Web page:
He beckons me to the outer office, very excited. “Listen, you want to see the movie tomorrow?” This is whispered. “I want you to, and listen, don’t tell nobody, we have to do it in big secret as they would shit here at studio did they think I show it now to anybody, anybody, especially the press, but you gotta see it, so I arrange it in secrecy!”
One has the sense, the next day, of gaining entrance to Paramount by deception; one parks unobtrusively and follows his phoned directions to the screening room. Still, he whispers. “Music is not in yet, there’s a couple of sound flubs I must still over-dub, but watch it, watch it! I cannot stay, I have. . .an appointment.” He grins to himself; clearly he’s perceived that his presence would be a distraction.
He is right, anything would be. The first shots are in Nicholson’s office: As matrimonial detective, he’s going over some photos taken by a cohort of a couple fornicating elaborately in the woods. What is there about this that is so comic and yet foreboding, that so correctly sets the tone? Hilarious, yet sinister. Very soon, an overdressed woman enters the detective office, to engage Nicholson to spy on her cheating husband. What is there about her that is like the photos in the woods? Absurd, foreboding. Everything’s already subtly tilted off axis, and you have got to know why. Nicholson begins following the woman’s husband, who is the Los Angeles water commissioner, who seems interested only in how the water supply is being used; he will spend all night patrolling water mains. Sometimes he is seen with a young girl, not his wife, but apparently there is nothing romantic between them. Weird. This continues interminably; Polanski is having great fun with the edges of one’s boredom, building slowly with what will turn out to be precise visual care. Then Nicholson is telling his office sidekicks a dreadful dirty joke he just heard in the barbershop, about Chinese sex, and behind him, out of eyeshot, enters a stunning beige and gray apparition who just pauses, poses, and listens to him, Faye Dunaway. She says nothing but you know that the core of the mystery has been introduced. It’s a mesmerizing scene, one of the most spectacular star-entrances ever devised, and every subsequent scene between her and Nicholson tops it. Now you cannot stop questioning or waiting for a finale as devastating as anything Polanski, or anyone, has ever put on film. One has had to urinate when the projectionist had begun the movie, and it is not possible to get up and go out and do it; the pain is preferable to missing something, and, finally, worth it.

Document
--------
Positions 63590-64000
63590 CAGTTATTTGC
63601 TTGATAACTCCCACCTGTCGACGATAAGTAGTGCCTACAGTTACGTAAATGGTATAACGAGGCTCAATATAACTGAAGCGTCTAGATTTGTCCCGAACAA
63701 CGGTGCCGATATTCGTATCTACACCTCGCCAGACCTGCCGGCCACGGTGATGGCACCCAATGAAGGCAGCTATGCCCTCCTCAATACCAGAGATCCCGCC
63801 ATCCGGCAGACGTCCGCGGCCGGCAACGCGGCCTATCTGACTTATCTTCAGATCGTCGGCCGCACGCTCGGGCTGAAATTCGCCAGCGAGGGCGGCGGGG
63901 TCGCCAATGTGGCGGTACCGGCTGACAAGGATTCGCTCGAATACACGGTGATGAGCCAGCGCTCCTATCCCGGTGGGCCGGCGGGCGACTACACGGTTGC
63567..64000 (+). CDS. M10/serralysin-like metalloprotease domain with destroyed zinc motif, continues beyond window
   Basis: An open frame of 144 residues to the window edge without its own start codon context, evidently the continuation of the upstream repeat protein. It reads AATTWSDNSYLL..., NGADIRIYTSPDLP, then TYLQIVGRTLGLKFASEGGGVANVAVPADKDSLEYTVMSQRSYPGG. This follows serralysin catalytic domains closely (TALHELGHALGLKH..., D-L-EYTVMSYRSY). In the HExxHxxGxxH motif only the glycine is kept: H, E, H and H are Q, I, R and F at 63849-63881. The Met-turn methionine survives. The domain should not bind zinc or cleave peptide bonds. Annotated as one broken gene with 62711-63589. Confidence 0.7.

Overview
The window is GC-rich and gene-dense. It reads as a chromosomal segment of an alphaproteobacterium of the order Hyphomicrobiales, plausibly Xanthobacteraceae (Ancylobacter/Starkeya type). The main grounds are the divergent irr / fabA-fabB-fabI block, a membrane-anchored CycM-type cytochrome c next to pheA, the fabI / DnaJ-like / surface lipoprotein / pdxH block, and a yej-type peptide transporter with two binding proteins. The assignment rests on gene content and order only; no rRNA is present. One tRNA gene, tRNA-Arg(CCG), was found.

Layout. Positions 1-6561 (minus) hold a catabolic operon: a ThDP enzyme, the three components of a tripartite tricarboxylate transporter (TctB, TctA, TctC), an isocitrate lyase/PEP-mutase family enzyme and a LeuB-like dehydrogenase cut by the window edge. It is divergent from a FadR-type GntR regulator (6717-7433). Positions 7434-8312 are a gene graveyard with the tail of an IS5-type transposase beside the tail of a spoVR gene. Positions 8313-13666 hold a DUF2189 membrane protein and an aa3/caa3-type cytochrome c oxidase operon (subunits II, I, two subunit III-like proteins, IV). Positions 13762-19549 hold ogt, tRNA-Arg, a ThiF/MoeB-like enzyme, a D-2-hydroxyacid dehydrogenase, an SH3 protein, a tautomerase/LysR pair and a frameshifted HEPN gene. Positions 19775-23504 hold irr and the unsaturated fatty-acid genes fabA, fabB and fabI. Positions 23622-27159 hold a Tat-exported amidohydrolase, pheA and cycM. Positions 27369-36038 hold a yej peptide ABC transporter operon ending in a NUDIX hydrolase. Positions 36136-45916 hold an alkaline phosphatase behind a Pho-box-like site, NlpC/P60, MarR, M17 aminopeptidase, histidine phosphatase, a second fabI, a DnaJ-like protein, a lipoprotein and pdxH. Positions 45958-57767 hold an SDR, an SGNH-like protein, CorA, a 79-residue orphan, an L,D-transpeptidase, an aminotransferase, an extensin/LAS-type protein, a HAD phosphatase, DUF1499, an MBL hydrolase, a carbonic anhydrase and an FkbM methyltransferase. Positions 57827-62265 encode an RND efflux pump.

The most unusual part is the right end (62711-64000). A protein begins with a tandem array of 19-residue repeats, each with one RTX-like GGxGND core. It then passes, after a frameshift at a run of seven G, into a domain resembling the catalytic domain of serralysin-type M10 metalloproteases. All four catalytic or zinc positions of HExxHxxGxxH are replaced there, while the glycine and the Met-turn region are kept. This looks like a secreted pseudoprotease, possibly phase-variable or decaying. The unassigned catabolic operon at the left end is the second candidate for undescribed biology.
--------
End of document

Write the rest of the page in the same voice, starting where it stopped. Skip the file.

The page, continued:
After the end, one pees; the picture has been so scary that even being alone in the men’s room is sinister. Polanski, not surprisingly, is waiting outside, and seems more overjoyed when you explain about not being able to get up during the showing than anything else you say about his work. “Terrific, wunnerful, wunnerful,” and he jogs to the waiting Mercedes. “I know you tell me the truth! So I do it, huh? I really do it! An audience movie! See why I want to show it to you? You like her, you see why I am tough with her? Because I got it! Because she is worth all the trouble! You see now why I wish to do my detective story, why I do this genre? I will do all of them! Listen, every man thinks, ‘I want to have fucked black girl, Chinese girl, Japanese!’ A gay guy thinks, ‘I would like to fuck a chimney sweep!’ “Giggling wildly, he is starting the car. “Why chimney sweep?
Oh, that is old joke, about guy who has fucked everybody, every possible combination, and he is asked, ‘You ever fuck a nigger?’ He thinks. ‘No,’ he replies, ‘but I once fuck a chimney sweep!'” And he roars off the Paramount lot laughing, as though the cumbersome auto were the means to a new, unexplored asteroid.